This chapter starts with a miraculous healing. Jesus then teaches us about following him. His invitation is open to all, but those who accept it must be willing to place put Jesus before everyone or everything else and even their very lives.
We say yes to your invitation to come to marriage supper of the Lamb, our Lord Jesus Christ. As we do, however, we admit that it is only by your grace and his shed blood that we can come. It is not on the basis of our own righteousness.
We then confess our belief in Jesus as both our human Savior and our divine Lord.
We acknowledge our belief in the resurrection of the dead, and to that end we cry, “Maranatha! Come Lord Jesus,” as we await his soon return.
We also pray that you would help us to be model citizens while here on this earth, obeying those in authority and faithfully paying what we owe. At the same time help us to remember that all earthly authority is still subject to you.
Finally, we ask your help in doing all that we do in love, first of all in love for you, but also in love for others – a love that no one could deny in both our attitudes and our behavior.
And we pray all of this in the name of our Lord Jesus Christ.
The Parable of the Wedding Feast continues a string of parables that Jesus began in Matthew 21. The full text of the parable is here.
The king represents God and his son is the Messiah. The invited guests would be the nation of Israel up to the time of Jesus. Their poor treatment of many prophets and messengers is well documented in the Old Testament and continued to the time of John the Baptist.
God’s response was to destroy their city, Jerusalem, and this happened more than once. Jesus seems to be looking to what would be a future destruction from his own perspective.
Since the invited guests refused to take part in the festivities, the king encourages anyone at all to come. The point is that the wedding is going to take place with or without the originally invited guests.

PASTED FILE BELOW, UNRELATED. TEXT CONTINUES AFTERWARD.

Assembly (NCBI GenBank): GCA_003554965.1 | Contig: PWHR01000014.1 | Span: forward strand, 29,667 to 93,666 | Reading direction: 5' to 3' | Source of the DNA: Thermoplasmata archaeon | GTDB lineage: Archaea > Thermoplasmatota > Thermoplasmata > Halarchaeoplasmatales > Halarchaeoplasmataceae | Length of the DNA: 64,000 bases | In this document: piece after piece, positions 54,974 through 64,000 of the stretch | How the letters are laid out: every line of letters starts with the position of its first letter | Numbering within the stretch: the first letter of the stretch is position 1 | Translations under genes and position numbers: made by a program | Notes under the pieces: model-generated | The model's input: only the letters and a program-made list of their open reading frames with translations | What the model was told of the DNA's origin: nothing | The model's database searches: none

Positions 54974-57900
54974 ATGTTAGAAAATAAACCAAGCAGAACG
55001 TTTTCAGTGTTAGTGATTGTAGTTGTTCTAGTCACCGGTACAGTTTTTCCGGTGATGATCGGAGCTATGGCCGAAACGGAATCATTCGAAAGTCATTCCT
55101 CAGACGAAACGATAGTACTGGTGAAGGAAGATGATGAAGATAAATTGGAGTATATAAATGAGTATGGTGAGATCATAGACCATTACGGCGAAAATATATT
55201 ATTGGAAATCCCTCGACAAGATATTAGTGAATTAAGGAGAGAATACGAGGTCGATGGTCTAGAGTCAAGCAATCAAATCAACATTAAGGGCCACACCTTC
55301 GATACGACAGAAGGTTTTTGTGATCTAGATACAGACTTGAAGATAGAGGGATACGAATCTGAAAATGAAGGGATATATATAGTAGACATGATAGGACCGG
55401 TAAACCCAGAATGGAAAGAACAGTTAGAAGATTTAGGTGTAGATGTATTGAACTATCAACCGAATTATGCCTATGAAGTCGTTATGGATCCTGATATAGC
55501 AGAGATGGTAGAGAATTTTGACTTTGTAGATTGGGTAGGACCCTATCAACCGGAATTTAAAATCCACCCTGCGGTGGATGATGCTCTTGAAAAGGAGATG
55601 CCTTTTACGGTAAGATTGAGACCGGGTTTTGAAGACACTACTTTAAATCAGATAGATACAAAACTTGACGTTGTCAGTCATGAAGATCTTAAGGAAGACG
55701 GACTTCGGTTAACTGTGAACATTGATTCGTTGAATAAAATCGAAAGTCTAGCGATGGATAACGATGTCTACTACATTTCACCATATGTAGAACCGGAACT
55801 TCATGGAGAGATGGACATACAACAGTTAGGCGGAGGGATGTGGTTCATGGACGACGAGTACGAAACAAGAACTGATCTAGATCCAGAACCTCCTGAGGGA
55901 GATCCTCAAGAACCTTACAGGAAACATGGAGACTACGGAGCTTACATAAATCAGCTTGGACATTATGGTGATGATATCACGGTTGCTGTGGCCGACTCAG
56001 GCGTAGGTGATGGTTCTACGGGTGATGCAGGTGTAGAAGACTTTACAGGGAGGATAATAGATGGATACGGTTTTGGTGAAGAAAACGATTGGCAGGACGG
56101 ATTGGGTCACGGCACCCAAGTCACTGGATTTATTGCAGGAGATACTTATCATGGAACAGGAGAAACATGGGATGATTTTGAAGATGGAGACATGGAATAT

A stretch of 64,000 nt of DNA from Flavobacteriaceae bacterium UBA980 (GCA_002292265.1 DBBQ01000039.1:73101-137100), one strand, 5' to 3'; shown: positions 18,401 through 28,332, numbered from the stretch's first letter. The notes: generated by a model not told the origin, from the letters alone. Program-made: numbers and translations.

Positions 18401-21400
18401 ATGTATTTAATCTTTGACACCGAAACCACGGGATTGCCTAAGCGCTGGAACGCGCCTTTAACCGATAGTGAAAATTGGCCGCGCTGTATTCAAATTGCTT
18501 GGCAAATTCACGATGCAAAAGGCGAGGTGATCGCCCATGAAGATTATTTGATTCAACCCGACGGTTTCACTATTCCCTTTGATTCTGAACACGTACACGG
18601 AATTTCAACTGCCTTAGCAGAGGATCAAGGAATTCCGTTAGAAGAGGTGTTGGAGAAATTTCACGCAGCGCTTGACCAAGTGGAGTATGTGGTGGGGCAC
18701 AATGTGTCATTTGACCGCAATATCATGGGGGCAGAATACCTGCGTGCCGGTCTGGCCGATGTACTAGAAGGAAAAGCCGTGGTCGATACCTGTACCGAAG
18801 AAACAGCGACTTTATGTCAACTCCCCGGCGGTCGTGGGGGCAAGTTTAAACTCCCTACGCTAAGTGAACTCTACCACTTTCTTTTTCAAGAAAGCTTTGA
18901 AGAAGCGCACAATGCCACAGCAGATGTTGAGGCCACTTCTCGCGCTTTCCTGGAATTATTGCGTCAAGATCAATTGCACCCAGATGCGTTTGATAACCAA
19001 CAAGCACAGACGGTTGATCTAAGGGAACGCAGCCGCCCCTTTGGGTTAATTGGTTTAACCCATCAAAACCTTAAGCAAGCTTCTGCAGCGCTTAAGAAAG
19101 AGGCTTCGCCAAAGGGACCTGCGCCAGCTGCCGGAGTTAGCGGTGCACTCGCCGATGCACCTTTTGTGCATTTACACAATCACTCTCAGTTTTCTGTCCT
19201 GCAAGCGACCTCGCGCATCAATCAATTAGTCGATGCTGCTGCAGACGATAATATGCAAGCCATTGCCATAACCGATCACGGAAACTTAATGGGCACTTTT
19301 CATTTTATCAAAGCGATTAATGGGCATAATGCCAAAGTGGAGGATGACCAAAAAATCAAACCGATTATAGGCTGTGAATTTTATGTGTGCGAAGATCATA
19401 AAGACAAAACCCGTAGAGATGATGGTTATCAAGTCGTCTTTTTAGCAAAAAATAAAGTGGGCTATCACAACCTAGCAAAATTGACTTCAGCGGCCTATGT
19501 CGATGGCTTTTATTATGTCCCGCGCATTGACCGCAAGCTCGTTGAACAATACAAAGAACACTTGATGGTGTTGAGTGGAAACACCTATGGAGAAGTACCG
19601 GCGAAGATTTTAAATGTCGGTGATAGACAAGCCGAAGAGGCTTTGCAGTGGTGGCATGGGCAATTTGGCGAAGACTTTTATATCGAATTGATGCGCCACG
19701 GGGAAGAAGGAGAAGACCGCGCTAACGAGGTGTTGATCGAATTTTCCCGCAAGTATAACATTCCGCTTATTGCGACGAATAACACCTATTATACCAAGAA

In the ancient world, there were examples of kings who handed out special clothing to their guests. One outcome of this was that everyone was on the same level — no pride for the wealthy and stylish, no shame for those who were poor. All of them were honored guests of the king. (See Gundry 1994).
One man was wearing his own clothes, apparently thinking they were good enough. He has no answer for the king when he is confronted. He is thrown out immediately.
Here are a few things we should take to heart from this parable:
Not all those raised with a religious background accept God’s invitation to the royal wedding of his Son.
For example, many of the Jews in Old Testament times or the time of Jesus refused.
Many raised in the church today do the same, ignoring the invitation and belittling God’s messengers. They believe they know better.
Even if we say yes, we must remember that we are allowed in only on God’s terms not on our own.
The result is that many who are “bad” as well as those who are “good” (v.10) end up as guests in the wedding when the party starts. They all came in at God’s invitation and on his terms. Those who refuse Christ’s offer or try to negotiate something other than entrance as a result of his free gift find themselves left out.